This draft policy covers our role as an institute of higher education and also our role of employer. Its purpose is to set out the support that can be expected by employees and students in such circumstances.
The Chancellor of the University of London, Her Royal Highness The Princess Royal, officially opened the University’s new flagship halls of residence, Garden Halls, on 25 January 2017.
This worldwide conversation forms part of the University of London’s Leading Women campaign, which celebrates 150 years since the University opened up Special examinations for Women in 1868, and ten years later, opened up full degrees for women. In both instances, the University of London was the first to do so in the UK.
Comments on this draft are welcomed from all staff, students and other visitors to the University of London.
The newly redeveloped halls replace the student accommodation that once stood on the Cartwright Gardens site. The complete reconstruction of the halls and refurbishment of the Hughes Parry Tower began in 2014 following an extensive consultation process and planning approval the previous year. This new building stands as an example of modern student accommodation.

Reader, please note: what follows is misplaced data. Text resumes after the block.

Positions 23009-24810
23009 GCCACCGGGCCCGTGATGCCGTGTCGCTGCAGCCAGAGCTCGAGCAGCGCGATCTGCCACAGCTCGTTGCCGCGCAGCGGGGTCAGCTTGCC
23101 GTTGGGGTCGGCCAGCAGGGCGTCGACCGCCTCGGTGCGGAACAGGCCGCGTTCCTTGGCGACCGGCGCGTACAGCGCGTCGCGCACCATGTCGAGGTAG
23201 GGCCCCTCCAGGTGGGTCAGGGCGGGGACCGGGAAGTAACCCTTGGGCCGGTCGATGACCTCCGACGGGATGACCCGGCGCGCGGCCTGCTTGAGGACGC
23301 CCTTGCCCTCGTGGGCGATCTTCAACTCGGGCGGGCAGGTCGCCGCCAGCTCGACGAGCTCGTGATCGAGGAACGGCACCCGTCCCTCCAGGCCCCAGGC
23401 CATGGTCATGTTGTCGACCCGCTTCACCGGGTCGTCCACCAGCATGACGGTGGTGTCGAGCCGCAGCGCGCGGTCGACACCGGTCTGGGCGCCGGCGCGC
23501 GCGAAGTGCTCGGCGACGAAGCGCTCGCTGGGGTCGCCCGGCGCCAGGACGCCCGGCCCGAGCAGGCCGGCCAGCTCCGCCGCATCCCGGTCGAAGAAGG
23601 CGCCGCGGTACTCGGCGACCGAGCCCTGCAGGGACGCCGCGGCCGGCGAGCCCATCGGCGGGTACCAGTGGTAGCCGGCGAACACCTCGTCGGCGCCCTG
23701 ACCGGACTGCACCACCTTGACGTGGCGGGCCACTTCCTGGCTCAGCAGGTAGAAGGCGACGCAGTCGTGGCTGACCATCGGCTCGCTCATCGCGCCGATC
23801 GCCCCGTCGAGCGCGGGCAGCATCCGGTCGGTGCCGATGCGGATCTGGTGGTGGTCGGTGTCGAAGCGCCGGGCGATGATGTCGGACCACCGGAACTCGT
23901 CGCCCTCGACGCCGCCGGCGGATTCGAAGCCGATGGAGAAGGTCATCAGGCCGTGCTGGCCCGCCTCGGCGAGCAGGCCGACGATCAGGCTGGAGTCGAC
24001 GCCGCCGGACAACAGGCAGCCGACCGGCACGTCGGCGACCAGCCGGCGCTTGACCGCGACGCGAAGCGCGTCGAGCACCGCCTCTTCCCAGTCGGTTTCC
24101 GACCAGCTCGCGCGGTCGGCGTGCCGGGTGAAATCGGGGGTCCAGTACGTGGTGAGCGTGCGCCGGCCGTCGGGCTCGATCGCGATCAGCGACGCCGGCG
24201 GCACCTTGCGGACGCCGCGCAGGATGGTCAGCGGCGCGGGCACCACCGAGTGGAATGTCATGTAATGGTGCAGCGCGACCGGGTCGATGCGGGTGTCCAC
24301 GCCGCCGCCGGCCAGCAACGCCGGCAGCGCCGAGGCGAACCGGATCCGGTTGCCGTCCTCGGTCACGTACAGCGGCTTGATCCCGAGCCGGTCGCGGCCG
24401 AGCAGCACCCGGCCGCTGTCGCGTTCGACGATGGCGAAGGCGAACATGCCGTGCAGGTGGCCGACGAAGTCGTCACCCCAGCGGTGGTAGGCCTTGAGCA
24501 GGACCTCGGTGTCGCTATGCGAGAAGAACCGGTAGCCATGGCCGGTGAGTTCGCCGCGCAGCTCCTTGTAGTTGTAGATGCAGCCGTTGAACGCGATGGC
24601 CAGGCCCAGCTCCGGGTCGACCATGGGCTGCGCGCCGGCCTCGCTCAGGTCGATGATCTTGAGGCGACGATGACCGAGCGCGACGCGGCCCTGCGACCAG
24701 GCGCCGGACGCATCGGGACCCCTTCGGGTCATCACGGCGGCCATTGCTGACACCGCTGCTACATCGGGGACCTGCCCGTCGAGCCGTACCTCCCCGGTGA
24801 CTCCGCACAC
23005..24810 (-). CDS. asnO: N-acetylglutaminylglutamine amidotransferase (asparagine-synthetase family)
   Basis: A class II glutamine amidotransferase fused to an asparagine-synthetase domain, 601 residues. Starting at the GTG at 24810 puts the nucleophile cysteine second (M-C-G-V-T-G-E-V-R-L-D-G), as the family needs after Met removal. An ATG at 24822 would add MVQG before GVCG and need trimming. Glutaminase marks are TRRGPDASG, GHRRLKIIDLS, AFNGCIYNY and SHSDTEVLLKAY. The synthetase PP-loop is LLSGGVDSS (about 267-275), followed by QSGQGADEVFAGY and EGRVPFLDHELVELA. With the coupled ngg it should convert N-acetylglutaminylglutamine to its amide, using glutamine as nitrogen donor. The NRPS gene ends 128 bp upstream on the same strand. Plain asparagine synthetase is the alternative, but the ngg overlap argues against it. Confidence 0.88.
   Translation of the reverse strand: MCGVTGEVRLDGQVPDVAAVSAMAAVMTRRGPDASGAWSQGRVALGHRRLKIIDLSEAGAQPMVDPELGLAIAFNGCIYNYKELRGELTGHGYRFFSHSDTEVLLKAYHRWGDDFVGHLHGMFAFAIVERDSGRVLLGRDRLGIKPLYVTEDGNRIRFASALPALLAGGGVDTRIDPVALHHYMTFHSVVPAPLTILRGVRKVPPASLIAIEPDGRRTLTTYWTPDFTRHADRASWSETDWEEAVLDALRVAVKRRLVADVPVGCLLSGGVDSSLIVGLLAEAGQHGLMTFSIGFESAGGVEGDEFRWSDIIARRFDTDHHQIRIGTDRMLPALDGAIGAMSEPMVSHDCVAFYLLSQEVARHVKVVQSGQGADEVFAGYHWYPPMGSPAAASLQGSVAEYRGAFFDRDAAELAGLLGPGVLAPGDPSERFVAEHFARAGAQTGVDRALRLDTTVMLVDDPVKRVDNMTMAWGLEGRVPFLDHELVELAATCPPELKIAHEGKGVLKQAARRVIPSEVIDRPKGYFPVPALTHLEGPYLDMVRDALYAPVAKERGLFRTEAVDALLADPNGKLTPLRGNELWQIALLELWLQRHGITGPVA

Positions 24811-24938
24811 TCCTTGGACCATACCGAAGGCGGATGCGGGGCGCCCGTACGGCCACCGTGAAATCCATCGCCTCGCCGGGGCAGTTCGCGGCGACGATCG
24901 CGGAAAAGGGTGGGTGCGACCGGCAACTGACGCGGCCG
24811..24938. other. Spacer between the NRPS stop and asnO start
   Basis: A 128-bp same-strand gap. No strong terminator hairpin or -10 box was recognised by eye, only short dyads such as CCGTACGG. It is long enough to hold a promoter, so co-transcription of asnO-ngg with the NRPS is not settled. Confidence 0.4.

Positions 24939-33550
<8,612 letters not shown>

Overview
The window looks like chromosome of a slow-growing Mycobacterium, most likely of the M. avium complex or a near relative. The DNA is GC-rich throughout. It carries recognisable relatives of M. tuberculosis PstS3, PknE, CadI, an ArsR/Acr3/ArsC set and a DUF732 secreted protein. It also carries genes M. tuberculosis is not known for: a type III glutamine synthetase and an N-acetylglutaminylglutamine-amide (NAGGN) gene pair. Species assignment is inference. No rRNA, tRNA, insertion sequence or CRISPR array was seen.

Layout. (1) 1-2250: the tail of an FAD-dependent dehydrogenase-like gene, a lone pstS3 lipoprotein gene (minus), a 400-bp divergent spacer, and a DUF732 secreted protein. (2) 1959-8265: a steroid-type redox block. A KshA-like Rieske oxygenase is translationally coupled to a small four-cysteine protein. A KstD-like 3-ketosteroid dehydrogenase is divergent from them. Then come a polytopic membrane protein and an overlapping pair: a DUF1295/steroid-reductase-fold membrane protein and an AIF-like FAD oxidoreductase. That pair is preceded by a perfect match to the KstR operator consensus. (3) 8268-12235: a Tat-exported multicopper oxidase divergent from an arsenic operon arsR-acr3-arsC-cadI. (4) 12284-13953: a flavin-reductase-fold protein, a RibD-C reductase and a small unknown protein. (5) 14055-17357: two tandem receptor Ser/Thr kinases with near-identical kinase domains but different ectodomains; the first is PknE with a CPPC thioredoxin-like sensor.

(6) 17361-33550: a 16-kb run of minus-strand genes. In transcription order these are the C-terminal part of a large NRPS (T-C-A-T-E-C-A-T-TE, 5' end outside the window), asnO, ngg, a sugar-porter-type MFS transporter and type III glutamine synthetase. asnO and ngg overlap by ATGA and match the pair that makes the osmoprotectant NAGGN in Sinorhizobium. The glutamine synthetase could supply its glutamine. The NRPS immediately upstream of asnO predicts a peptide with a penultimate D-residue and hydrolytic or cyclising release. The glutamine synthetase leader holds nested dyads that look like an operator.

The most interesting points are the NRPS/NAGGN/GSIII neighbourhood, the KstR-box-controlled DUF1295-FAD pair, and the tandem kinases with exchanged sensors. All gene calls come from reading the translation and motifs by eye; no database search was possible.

In referring to research conducted by the ILO, for its centenary celebrations next year, Shauna noted that, the majority of women, in all regions, want to work at paid jobs, yet there remains a significant gap between women’s aspirations and labour market realities. Employment for women stands at 1.3 billion, compared to 2 billion for men, and the global employment gender gap has closed by only 0.6% in 20 years. Progress has stagnated and there are indications that the situation is getting worse.